Metro Atlanta is experiencing a cultural transformation. The landscape of agriculture in metro Atlanta has transformed
from rural farms into residential and commercial development. But, don’t be deceived. Agriculture still exists here.
The faces of the farmers have changed significantly and the USDA-Natural Resources Conservation
Service is blazing the trail and addressing the changing conservation needs of today’s
farmer. “I can’t believe the carrots are this big.
I planted them way late,” Seth Hancock comments on some of his vegetable crops. Farm manager Seth Hancock is growing chemical
free fruits and vegetables and improving soil erosion at Dillwood Farms in Loganville. “We came out and worked with the landowner
and that landowner applied for what we call the EQIP program, Environmental Quality Incentives
Program. And, he got cost-share from the EQIP program to put in the hoop house at this particular
farm,” NRCS District Conservationist Jerome Brown explained. “It’s nice being part of it. It’s nice having
an agency that’s looking after all of this,” Seth Hancock added.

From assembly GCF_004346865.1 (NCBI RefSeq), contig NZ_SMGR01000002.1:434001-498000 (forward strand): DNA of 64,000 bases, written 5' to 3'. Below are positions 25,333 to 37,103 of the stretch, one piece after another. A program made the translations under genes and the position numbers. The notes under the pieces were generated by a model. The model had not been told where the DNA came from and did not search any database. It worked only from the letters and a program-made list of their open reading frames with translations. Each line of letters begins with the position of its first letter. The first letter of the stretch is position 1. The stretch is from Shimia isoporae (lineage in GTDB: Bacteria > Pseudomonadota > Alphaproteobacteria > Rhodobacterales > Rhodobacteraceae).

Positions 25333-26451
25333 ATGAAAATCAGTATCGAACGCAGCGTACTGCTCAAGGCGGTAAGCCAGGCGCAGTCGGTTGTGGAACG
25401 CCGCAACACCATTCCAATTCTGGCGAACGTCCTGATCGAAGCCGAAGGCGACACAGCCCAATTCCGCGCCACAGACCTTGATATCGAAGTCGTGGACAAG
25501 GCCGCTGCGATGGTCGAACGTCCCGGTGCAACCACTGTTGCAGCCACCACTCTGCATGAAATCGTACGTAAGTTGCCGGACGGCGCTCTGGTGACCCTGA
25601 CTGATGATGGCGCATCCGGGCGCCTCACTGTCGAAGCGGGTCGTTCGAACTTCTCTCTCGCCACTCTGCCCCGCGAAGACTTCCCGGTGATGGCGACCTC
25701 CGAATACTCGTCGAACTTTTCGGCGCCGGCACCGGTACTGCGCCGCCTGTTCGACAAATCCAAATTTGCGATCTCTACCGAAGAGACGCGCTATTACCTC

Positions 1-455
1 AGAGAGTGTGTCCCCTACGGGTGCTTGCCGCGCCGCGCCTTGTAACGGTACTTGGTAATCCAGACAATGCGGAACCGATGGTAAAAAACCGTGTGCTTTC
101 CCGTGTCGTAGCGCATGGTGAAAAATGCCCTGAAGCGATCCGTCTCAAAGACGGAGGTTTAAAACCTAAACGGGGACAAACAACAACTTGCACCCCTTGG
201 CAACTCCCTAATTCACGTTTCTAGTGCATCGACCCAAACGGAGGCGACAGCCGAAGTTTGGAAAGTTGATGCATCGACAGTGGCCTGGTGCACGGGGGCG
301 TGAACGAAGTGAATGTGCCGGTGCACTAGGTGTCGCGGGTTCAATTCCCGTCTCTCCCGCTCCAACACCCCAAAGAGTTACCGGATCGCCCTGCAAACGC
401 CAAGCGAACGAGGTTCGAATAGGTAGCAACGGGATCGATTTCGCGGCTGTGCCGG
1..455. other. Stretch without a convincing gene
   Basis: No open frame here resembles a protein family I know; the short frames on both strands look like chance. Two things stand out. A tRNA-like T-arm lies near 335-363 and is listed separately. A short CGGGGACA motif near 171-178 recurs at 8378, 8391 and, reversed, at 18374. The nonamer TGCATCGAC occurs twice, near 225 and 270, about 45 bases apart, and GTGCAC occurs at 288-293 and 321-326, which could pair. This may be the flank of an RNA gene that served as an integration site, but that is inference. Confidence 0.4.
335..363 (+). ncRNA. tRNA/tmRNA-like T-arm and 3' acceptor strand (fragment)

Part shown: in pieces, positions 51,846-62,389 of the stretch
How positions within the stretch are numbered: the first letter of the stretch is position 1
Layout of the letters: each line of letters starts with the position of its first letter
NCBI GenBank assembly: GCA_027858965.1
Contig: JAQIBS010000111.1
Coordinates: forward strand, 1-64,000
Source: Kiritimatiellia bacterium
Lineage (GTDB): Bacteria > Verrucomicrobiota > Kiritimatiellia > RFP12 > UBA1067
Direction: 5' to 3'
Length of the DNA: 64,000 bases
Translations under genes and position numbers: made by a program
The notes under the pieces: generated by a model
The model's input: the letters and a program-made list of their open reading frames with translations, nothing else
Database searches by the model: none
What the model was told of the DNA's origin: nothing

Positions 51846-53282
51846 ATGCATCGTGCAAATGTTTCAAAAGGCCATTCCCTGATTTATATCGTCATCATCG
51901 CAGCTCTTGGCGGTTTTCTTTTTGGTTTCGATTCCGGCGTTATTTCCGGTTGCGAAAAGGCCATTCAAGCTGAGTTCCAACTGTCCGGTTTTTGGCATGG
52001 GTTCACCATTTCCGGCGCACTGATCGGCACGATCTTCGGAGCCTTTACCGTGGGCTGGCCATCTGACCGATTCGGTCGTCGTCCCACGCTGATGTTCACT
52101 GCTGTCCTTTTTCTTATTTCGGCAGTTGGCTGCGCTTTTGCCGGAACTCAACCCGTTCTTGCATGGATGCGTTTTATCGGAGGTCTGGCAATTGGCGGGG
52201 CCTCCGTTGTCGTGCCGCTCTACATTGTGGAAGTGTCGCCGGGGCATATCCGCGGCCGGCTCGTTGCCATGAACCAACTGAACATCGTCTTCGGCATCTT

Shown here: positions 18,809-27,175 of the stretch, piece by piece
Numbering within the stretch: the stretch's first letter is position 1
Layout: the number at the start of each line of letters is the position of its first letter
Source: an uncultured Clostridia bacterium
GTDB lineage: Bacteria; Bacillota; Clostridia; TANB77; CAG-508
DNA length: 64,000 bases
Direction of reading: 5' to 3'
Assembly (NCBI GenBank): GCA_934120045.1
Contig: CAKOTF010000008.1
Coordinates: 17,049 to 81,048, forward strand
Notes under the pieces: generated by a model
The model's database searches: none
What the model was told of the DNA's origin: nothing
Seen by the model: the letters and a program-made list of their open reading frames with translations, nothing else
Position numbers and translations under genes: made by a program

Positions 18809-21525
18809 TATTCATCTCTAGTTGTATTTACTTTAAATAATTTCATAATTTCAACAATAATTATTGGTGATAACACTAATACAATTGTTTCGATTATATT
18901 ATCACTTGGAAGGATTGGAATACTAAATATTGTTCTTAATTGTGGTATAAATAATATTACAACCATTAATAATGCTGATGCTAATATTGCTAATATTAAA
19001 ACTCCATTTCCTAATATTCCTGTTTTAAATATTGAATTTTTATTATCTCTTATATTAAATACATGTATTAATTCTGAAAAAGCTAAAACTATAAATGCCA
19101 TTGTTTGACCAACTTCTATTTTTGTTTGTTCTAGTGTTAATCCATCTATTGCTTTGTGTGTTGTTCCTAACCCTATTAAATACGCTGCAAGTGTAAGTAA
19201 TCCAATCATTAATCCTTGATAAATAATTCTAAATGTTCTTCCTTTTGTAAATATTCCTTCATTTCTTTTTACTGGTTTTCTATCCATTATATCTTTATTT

Mr. Yang and his wife are combining decades of experience from their native country of
Laos to create a successful farm in Walton County.
Vang Yang said, “I’ve been farming in Georgia…ahh, this will be the 5th year.” “They were using the well of the house which
isn’t enough to irrigate all that so that was one of the things we encountered,” NRCS
District Conservationist Jose Pagan explained. First generation farmer Pilar Quintero started
her farm in 2004. After being inspired by farmers in her native country of Columbia,
she realized the potential of agri-tourism. “And, so people can see how things used to
be and bringing them back to agriculture…back to the land. So, part of it at this moment
is for us is ‘how can we showcase that’? So that people can find it interesting and people
will want to basically set a seed for kids,” Quintero said. When you drive onto the farm of former IT
executive Brennan Washington, it’s hard to believe that you’re still in the city. “Phoenix Garden is a certified naturally grown
operation,” Washington said. NRCS District Conservationist Jerome Brown
added, “They call it underground containers that conserve water from the surface water
from the rain. He’s going to store it in a tank and irrigate the land.” As we look to the future of conservation in
metro Atlanta, one thing is very clear; the demand for sustainable agriculture is increasing
among all cultures. The Natural Resources Conservation Service is committed to serving
our changing population through new and innovative outreach channels. This commitment will help NRCS continue a
legacy of excellence in conservation stewardship for all people. “Conservation.” “Conservation.” “Conservando. And, conservando means conserving.”